Unexpurgated: Nelly Furtado
by Christopher Toh
Published at 10:05 pm, August 12, 2012
Nelly Furtado not only looks hot, she has such a lovely tinkly voice over the phone that you can’t help but get drawn in by her tone and timbre. The singer will be here for a special exclusive showcase for Singtel AMPed customers on Tuesday night and she’s got a new album scheduled to be released next month, The Spirit Indestructible, and that was more than even reason for us to pick up the handset and give a buzz to the woman who’s so far managed to defy all sorts of attempts by the music press to pigeonhole what she does.
And here’s what she had to say…
“I’m In Taipei right now. I have a concert tomorrow night in Taipei, then the next show is Singapore, then Manila and then Tokyo. I’m spending my month here.
You’ll be here for the SingTel Amped showcase – for those of us who haven’t seen you live, what can we expect? And what are your expectations of your show here – have you been to Singapore before?
My show is pretty eclectic, I’ve got lots of songs across the genres. I kind of have everything in my show. My show is like a smorgasbord of music, there’s a lot of fun, dancing, crowd reaction and emotional moments. But I always give it my all, no matter what size the audience is.
Is mixing up the genres an important thing for you? Like, you don’t like to be labelled as “R&B” or “pop” or “dance”?
I do think it’s important, I think, for me, it comes naturally. My influences are very eclectic. I don’t just listen to music in English, I also listen to Spanish or Hindi music. I’m very open when it comes to music. Even my melodies are influenced by various cultures. I think that’s part of what makes me eclectic.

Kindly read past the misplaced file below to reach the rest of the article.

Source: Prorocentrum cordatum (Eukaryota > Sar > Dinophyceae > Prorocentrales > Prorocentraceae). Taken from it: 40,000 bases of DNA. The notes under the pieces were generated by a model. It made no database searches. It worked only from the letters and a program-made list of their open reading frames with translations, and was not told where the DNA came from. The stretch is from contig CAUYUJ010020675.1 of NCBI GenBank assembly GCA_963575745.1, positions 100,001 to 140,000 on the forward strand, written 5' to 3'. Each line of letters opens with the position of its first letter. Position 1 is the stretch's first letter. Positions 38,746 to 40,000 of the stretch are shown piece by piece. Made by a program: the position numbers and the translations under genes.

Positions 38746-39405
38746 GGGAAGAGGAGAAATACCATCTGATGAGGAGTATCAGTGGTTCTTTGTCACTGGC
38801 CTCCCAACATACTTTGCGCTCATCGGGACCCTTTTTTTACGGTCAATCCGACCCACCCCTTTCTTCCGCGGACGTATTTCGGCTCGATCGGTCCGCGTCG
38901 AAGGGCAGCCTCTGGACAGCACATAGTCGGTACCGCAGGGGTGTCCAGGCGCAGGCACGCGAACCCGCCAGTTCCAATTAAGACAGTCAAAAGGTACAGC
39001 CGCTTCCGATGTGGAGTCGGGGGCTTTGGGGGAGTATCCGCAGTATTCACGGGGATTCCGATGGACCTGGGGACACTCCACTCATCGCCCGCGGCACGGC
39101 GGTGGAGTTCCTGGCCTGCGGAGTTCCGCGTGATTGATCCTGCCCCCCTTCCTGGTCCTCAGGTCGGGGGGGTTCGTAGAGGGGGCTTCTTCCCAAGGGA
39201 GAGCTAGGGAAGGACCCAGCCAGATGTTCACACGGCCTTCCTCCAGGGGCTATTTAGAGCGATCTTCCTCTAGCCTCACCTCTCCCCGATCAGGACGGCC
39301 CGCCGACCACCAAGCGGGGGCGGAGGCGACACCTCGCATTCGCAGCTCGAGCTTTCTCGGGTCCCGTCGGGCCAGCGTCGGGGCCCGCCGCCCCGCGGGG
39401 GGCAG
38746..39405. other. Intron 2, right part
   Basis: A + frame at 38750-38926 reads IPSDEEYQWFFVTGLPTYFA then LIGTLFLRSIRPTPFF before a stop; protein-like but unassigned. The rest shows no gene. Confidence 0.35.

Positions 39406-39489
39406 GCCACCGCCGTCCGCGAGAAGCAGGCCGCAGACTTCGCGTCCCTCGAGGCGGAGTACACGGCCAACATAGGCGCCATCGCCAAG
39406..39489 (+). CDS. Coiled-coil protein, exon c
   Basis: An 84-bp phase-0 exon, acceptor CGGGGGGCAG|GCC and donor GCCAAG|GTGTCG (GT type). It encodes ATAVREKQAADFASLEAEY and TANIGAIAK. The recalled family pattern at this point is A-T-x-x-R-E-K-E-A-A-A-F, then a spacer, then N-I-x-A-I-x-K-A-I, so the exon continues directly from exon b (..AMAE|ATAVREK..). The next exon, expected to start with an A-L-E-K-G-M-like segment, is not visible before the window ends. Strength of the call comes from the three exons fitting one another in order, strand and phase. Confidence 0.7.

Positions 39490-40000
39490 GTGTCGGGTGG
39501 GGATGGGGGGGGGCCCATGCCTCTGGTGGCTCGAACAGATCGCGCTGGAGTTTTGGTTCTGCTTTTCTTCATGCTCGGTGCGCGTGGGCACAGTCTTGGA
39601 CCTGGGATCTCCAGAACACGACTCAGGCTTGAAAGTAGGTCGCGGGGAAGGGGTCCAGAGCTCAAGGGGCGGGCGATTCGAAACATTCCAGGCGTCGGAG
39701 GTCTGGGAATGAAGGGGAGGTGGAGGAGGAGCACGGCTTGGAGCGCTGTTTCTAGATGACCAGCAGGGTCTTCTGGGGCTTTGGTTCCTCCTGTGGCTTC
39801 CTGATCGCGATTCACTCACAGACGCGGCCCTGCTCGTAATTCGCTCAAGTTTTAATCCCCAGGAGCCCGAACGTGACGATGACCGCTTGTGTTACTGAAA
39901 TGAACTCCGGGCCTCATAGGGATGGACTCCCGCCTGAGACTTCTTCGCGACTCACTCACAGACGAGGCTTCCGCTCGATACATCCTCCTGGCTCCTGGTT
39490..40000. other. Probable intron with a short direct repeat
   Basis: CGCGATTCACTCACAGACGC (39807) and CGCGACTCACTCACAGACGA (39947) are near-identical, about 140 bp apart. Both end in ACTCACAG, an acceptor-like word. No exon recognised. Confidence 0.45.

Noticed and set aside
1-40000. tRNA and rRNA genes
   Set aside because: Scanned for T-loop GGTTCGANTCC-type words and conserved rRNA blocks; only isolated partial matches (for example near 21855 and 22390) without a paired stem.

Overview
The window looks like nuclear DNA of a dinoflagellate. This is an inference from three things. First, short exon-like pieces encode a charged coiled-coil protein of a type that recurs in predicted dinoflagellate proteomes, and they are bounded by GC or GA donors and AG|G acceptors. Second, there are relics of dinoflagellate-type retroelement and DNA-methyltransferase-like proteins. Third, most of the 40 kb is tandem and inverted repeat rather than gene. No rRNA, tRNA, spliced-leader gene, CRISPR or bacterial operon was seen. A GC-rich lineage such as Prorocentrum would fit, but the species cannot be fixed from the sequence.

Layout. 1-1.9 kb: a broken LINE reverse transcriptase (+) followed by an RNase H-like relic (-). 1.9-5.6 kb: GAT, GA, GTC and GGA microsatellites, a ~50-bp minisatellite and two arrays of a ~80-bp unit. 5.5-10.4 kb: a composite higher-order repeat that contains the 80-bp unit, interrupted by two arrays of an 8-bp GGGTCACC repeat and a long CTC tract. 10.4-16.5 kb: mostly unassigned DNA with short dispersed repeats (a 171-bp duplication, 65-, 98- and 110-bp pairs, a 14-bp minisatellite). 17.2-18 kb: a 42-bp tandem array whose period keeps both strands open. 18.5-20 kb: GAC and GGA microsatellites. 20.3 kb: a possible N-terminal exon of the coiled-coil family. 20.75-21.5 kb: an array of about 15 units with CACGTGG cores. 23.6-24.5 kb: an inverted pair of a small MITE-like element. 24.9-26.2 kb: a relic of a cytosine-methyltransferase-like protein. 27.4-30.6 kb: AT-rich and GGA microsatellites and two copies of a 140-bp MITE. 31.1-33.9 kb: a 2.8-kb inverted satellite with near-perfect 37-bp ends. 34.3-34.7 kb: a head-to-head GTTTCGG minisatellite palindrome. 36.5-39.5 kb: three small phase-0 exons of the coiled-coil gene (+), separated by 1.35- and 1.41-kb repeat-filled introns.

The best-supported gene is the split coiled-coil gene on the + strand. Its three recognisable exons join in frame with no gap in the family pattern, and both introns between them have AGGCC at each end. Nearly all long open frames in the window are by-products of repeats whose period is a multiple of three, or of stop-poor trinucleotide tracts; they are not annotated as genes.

The Spirit Indestructible, why call it thus?
It’s a very spiritual album. I kind of underwent an awakening in the last couple of years. Coming into myself again. It’s my fifth album, but I feel like the same person who put out Whoa Nelly. From travelling and being on journeys over the last few years have been really enlightening for me. I just have a lot of faith in the future, that’s why I called it the Spirit Indestructible.
Can you give us a sneak run-through as to what the album will sound like?
The new album is entirely in English, although I have one song that’s partially in Swahili – sung by a Kenyan boys’ choir, whom I met while on a trip to Africa with the group, Free The Children. I’ve done a lot of cross promotion with that charity as well. I have a tank top with The Spirit Indestructible on it, and the money goes to the new school that they’re building in Kenya. It’s kind of cool, like a lot of personal life have been inspiring certain songs and it’s quite a meaningful album for me. Out of all my albums, there’s an energy there that’s very present and full of adrenaline.
Sounds like you had a good time doing this…
The albums are always a reflection of what I’m going through in my life and I think I was in a really great head space when I was recording the album. The bulk I receorded with Rodney Jerkins (producer) and I went into the studio with him after I went on a month-long camping trip – I was swimming in waterfalls and climbing mountains, very off the grid, just walking the earth – so I think my spirit was in a good space and I was able to let my creativity flow. So there’s an innocent sound on the album as well, very youth and innocent.
Was there any pressure during the recording where you felt you had to make this better than Whoa Nelly or Loose?
I think so. I think I diffused the pressure somewhat because of the SPnaish Alunm I put out in 2009. That was a good way to kind of explore my musicality in a different way and have something to offer for this one. I learnt a lot of things about songwriting, because I was collaborating with a lot of songwriters. I usually write on my own. For the Spanish album I had to collaborate to make sure I was making sense in Spanish! So it forced me to look at songwriting in a different way = these songs have to make sense, tell a story – it gave me a fresh outlook going into this. That took a lot of pressure away. For me it just takes time to say, OK, I can put this out. I had 40 songs, but we cut it to 12 for the album.